Middle School Book-Trailer-a-Thons (and 5th Graders’ Favorite Historical Fiction Book Trailers)

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As 5th graders start each new Humanities unit this year, teachers Mrs. Thomson, Mr. Reed and I are trying something new to kickstart the excitement – Book-Trailer-a-Thons! On these special library days, students gather in the “FitzHenry Theater” and watch anywhere between 4-8 book trailers right in a row, however many can fit into approximately 20 minutes of class time.

A book trailer is a short, 1-3 minute video, similar movie trailer, meant to advertise a book and make people want to read it. Most give a quick synopsis of the story, highlighting the most exciting or intriguing plot points and characters. Many are created using tools like iMovie or Animoto, which allows the creator to add music, text, photos, and more to make the movie interesting. I look for movie trailers that fit the feel of the book, hook students from the very beginning, and leave them feeling excited and curious about the title, wanting to know more. Although I’ve made book trailers myself before, I find the process to be time consuming and a little boring – video is not my best medium! I’m glad that students, teachers, and readers all over the world share their book trailers so that I don’t always have to make my own.

Our first Book-Trailer-a-Thon centered on realistic fiction with themes of neurodiversity, mental health, and family, and you know how that day ended! After the great success of the first event, we decided to repeat it with the launch of their new historical fiction unit. I wanted to share this easy and fun unit-launching activity in case you’re looking for a way to excite students and pique interest in your own classroom or library.

Here’s how it works:

Preparation

To prepare, the 5th grade team and I met and created a collaborative list on Google Docs of historical fiction titles that we think our 5th graders will love. We take time and care to make sure that we include an inclusive and diverse range of characters and viewpoints. We also intentionally include perspectives that are often ignored, and showcase power dynamics not always featured in textbooks, movies, and traditional lessons. This is critical to my teaching philosophy and my work as a librarian, and I’m grateful to have a team that supports this and feels passionately about it as well.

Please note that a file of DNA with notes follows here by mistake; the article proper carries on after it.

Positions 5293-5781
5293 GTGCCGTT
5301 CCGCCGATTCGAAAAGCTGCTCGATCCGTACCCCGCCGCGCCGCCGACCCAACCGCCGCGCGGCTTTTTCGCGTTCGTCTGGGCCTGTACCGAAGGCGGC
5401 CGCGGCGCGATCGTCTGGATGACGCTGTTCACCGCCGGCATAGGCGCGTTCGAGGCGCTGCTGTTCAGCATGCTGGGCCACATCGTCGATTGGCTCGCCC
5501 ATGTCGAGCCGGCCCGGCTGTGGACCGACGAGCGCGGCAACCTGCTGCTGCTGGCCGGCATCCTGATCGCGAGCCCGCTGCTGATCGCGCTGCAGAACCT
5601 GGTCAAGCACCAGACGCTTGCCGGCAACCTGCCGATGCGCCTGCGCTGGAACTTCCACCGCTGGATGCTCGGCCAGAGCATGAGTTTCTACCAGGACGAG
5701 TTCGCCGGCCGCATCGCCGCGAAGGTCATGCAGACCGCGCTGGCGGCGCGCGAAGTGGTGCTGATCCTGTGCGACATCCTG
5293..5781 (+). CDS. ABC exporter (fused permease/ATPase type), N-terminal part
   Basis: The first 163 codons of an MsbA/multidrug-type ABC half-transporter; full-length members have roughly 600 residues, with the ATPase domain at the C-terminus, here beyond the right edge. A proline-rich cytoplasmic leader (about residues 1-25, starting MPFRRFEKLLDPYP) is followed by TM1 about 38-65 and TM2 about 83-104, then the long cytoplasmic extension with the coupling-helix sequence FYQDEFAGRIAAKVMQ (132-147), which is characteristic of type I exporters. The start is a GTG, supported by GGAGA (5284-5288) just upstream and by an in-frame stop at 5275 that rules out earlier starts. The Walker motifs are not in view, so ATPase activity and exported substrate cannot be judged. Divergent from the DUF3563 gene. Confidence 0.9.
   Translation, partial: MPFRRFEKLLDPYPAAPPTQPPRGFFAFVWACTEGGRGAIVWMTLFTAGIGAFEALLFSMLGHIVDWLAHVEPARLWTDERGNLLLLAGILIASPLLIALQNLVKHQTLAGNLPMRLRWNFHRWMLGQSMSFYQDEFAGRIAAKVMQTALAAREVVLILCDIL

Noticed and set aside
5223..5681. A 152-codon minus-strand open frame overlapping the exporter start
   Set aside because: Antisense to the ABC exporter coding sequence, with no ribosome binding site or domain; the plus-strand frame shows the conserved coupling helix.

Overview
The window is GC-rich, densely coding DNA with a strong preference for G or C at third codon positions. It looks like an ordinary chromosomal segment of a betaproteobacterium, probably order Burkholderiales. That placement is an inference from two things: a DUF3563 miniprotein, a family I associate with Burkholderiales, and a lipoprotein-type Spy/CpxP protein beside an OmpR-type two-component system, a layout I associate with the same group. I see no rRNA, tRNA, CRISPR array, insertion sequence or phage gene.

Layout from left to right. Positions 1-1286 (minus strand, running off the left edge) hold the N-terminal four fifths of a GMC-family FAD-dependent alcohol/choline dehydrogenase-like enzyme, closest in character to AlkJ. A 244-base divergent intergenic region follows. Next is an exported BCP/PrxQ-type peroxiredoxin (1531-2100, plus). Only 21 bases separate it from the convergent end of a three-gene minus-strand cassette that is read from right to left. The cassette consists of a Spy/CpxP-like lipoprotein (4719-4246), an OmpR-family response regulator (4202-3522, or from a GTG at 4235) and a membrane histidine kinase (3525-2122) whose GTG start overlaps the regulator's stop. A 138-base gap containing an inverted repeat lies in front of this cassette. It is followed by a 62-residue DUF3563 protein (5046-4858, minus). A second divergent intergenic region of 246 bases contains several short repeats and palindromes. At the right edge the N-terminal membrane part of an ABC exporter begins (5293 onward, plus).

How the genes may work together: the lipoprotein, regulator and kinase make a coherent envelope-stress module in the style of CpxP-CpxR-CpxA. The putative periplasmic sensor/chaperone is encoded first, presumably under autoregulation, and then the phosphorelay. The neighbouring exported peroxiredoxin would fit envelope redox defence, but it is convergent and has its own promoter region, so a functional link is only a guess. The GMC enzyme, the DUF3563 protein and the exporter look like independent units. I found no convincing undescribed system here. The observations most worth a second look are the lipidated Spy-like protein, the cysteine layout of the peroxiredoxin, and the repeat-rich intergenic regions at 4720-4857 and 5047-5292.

Once we have created a list, we split up the titles and search YouTube for book trailers for each. In a perfect world we would make a book trailer for all of the books we wanted to highlight, but our time is limited, so thankfully there’s a great existing selection for most books already! We search for the book trailer that we think will interest students the most (sometimes there are quite a few to choose from) and always make sure to watch every book trailer the whole way through. Once we find the right trailer, we put the link into SafeYouTube (a lifesaver – I never show YouTube videos without it!) and link it in the Google Doc for future reference.

Additionally, I pull extra books that won’t be featured in our marathon, and use them to create a display centered around the unit. My fabulous team of library interns creates signage and make the display look exciting and appealing!

Marathon Day

The morning of our movie marathon, I prep the books and videos I want to share for each class and have them ready to go. When students walk in, we talk about the unit they’re about to begin, and they explain the genre or theme to me, what interests them, and what they want to know. Then we move over to the “theater” (I have a TV on a cart, but calling it a theater makes it feel much more fancy!) for the videos.

After each book trailer, we briefly discuss the book and I add it to the shelf for them to look at the cover. Students have to stay seated for the entire movie marathon, but once the lights come up, they’re free to make a move for a book or two that interests them. If the book that they wanted is taken by someone else, they are invited to come straight to the desk to put it on hold for after the current reader is finished. If their interest is piqued but they didn’t see a trailer that grabbed them, they can browse through other similar titles in the book display that the interns and I created. Students do not have to check out a book that goes with the theme, and we don’t push them. This day is just for students to explore and find new titles that might interest them.

A Few of Our Favorites

Here are some of the trailers that 5th grade students loved the most during our historical fiction Book-Trailer-a-Thon. These are linked directly through YouTube to make embedding easier, so please use a tool like SafeYouTube if you want to share them with your students.

After Marathon Day

This is just the “launch day” for the new unit, but the excitement carries over! Discussing the genre and featuring titles right as they begin a class novel means that students are not only enjoying and exploring the theme in their classes, but in their independent reading as well. Many students left this morning with a big stack of historical fiction titles and grins on their faces. The library interns and I will keep the display stocked with new and rotating titles throughout the unit, so students can come in and “shop” for titles at any time. The goal is to keep students excited, interested, and reading!

 

Do you use book trailers in your classroom or library? How do you create excitement for a new unit or topic of study?

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